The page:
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There’s a point early on in Paul Burston’s The Closer I Get when protagonist Tom goes to the police to report that he’s being harassed. The female detective who interviews him is astonished to hear that he’s been stalked for about a year and not reported it. Why?, she asks. I was embarrassed, he says. ‘A man being bullied by a woman – it’s a bit pathetic’, to which she responds, ‘Men can be victims, too.’

Drawing on the author’s own experiences of being stalked, The Closer I Get is an honest, very courageous book. Like Burston, Tom is a successful writer; Evie Stokes a fan – ‘short for fanatic’. But Evie’s love and admiration quickly turn to something far more dark, far more sinister, when she feels Tom has slighted her. Her tweets become increasingly vitriolic, littered with homophobic insults. She even accuses him of plagiarising her work, changing Tom’s Wikipedia page to reflect this.

Initially, Tom’s pride keeps him from reporting the abuse, partly because he thinks he can deal with it. It quickly escalates though, spinning out of control, and no matter how often he blocks Evie from social media, she finds a way through.

The situation Tom finds himself in is a comment on our social media age in which ‘intimacy’ and ‘friendship’ are seemingly based on little more than the pressing of a button; where everyone feels they have a right to say whatever they want, however they want, with little or no recourse, shielded by the anonymity and distance of a virtual world.

Beautifully written, with an immediacy and pace that engages us from the very first page, The Closer I Get is also a painful, stomach twisting read that keeps us off balance. Told from both characters’ perspectives, we gain insight into Evie and Tom as the events unfold. Both are flawed, somewhat manipulative individuals whose actions and reactions are often fuelled by their own biases, fears and paranoia.

The anxiety and despair which Tom feels as Evie’s harassment spirals are far too familiar to those of us who’ve had similar experiences at some point in our lives. For me, it wasn’t cyberbullying but stalking by someone on the periphery of the group I ran with in my twenties, beginning with a throwaway conversation at a party I can barely remember and yet, at its height, resulting in my stalker living in a house across the road from me.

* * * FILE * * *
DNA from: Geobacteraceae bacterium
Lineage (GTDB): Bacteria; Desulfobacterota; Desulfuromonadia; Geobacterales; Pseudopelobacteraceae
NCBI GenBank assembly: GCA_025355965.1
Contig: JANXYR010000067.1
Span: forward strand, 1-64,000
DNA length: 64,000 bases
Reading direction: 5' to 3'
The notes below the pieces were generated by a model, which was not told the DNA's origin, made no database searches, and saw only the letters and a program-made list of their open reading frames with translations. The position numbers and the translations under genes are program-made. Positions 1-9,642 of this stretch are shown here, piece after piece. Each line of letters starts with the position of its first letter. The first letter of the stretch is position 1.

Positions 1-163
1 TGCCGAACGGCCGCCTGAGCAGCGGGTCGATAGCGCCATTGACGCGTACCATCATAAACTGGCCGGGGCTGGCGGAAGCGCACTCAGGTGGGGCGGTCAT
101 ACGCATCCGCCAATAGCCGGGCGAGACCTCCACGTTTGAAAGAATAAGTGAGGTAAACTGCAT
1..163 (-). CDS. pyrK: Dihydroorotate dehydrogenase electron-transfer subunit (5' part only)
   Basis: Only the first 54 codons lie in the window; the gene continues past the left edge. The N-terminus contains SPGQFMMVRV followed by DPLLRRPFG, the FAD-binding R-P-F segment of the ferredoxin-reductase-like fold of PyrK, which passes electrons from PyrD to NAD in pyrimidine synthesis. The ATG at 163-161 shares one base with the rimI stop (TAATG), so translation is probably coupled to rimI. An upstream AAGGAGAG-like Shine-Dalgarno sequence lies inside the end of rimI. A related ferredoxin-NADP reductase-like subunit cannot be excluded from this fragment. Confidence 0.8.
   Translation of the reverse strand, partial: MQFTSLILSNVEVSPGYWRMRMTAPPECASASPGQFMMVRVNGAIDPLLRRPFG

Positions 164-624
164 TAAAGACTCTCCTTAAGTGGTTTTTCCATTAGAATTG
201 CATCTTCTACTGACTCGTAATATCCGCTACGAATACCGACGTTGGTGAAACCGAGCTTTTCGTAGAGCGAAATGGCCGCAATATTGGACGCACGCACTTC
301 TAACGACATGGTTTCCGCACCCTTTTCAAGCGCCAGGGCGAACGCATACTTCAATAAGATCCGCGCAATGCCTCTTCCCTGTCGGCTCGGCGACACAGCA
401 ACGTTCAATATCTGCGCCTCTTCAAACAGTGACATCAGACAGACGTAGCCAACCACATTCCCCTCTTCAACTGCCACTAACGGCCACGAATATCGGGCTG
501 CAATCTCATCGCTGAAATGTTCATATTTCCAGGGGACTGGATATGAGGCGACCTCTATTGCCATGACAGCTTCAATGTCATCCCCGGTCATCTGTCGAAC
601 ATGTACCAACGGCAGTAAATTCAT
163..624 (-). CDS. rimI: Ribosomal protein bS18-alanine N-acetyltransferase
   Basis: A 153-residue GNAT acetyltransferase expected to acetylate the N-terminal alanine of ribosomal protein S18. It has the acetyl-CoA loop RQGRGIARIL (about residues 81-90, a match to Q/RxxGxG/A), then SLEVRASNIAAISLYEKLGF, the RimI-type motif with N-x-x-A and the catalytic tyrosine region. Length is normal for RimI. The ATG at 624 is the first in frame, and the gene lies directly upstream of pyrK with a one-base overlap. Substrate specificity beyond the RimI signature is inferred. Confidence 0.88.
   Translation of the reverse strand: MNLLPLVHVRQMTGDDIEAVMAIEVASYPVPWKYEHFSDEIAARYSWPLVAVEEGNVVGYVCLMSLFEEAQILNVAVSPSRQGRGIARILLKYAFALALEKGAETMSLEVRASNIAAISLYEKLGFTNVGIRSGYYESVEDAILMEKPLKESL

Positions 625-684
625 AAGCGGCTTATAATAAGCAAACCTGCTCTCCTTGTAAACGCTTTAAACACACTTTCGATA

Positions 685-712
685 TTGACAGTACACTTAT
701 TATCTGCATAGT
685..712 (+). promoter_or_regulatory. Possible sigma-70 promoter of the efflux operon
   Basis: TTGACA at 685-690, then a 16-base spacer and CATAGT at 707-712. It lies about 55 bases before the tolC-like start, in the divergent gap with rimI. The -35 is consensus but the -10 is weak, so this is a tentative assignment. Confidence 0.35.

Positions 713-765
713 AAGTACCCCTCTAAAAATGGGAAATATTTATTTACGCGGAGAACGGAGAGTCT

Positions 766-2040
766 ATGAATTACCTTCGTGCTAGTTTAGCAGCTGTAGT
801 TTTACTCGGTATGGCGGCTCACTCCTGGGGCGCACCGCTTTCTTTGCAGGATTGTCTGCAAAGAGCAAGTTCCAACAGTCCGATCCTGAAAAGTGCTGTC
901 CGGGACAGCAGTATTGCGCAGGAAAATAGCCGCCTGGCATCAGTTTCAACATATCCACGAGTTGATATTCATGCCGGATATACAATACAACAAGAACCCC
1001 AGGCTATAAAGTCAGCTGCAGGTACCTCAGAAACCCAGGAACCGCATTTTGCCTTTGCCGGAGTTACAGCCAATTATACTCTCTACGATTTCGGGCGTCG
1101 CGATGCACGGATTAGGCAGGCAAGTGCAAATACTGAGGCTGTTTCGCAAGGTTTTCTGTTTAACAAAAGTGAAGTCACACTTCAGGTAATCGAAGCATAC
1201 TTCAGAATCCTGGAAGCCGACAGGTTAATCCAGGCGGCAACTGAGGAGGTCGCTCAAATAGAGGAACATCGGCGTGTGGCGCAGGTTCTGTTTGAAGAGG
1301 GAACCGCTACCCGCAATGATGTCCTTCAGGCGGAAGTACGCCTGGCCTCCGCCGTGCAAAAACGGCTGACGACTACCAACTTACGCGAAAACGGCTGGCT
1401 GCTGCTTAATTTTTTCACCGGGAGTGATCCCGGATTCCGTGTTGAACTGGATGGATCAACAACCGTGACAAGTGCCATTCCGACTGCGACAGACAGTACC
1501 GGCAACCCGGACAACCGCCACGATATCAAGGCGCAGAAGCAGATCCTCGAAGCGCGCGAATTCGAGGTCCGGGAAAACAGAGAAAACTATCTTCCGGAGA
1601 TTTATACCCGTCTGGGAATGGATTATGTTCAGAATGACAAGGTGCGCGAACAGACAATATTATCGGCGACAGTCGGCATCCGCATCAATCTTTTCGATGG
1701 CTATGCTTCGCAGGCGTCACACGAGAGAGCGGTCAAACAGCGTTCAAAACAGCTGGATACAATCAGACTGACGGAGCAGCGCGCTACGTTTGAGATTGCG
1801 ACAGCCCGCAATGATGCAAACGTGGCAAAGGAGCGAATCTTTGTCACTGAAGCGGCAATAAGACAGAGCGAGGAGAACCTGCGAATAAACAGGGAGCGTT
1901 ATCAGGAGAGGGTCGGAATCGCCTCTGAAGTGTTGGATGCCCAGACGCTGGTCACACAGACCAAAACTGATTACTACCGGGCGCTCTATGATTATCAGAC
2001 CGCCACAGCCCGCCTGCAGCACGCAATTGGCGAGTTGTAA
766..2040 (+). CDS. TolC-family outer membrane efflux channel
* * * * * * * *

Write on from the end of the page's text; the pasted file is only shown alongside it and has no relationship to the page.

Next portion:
In a very candid article published in the Guardian, Burston said that while writing the book was daunting, ‘turning a traumatic experience into a work of fiction proved enormously therapeutic. Before, I was still consumed with anger at the woman who harassed me. Now, I feel nothing but pity for her. And that is far easier to live with.’ It’s also far easier to read.

This is a compelling novel, smartly written and well-executed, Burston keeping us primed throughout as we watch breathlessly to see what next will unfold. It draws well-needed attention to a crime that is far too common in our society and from which we still don’t have adequate or comprehensive protection.

A must read.

 

Paul Burston| The Closer I Get | Orenda Books | 11 July 2019 | paperback original | £8.99 |

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Soundtrack: Music gets us through most things, that and the great truly Brit, twisted, dark humour that makes us able to turn the most horrific of situations into laughter. So, why not combine both? On the soundtrack are The Vogue’s ‘Turn around and look at me‘ in which they croon ‘There is someone walking behind you / Turn around, look at me / There is someone watching your footsteps / Turn around, look at me’, er, no; ‘Blondie’s ‘One way or another‘, of course; My Bloody Valentine’s ‘Good Charlotte‘; The Police’s ‘Every breath‘, the stalker’s anthem surely?; Death Cab for Cutie’s ‘I will possess your heart‘, mmm, please, not literally. Oh, and Radiohead’s wonderful ‘Creep’ has to get a mention, but Macy Gray’s acoustic version, something Evie might listen to perhaps?

Acknowledgements: Book text quotes © Paul Burston 2019. Article ‘Nightmare, flashbacks and contant fear: how a stalker brought me to my wits’ end,’ Paul Burston, the Guardian, 3 July 2019. Many thanks to Anne Cater, as always, and to the publisher for sending a digital proof and jacket image. All opinions are our own. All rights reserved.

Also of interest:By Grand Central Station I Sat Down and Wept’;‘Yvonne Battle-Fenton’s Rememembered‘; ‘Is monogamy dead?’ Rosie Wylie asks‘; ‘The Revolution Will Not Be Televised‘; ‘Louise Voss’ The Old You‘; ‘Joseph Knox, what’s not to love?’; ‘Stephanie Butland, bringing women into focus‘; ‘We should all be feminists‘; The not-so-invisible woman: 150 greats in their own words’;Changing the narrative: The Red Word;‘ ‘Permission by Saskia Vogel‘; ‘Helga Flatland’s study of A Modern Family’;  ‘Blood Orange’; ‘Lisa Ko’s The Leavers, Dialogue’s brilliant debut; ‘RW Kwon’s The Incendiaries’; ‘Beauty in translation – Roxanne Bouchard’s French Canadian noir‘; ‘How Penguin learned to fly – Allen Lane and the Original “Penguin Ten”‘; Dorothy L. Sayer’s Busman’s Holiday – Romek Marber for Penguin Crime (book covers we love); ‘Vanda Symon; ‘Some like it hot – the joy of Carole Mortimer, award-winning novelist‘; Gina Kirkham’

This review is © 2019 by The Literary Shed. All rights reserved. All opinions are our own. We welcome your feedback and comments. If you wish to reproduce this piece, please do contact us to request permission. Thank you so much.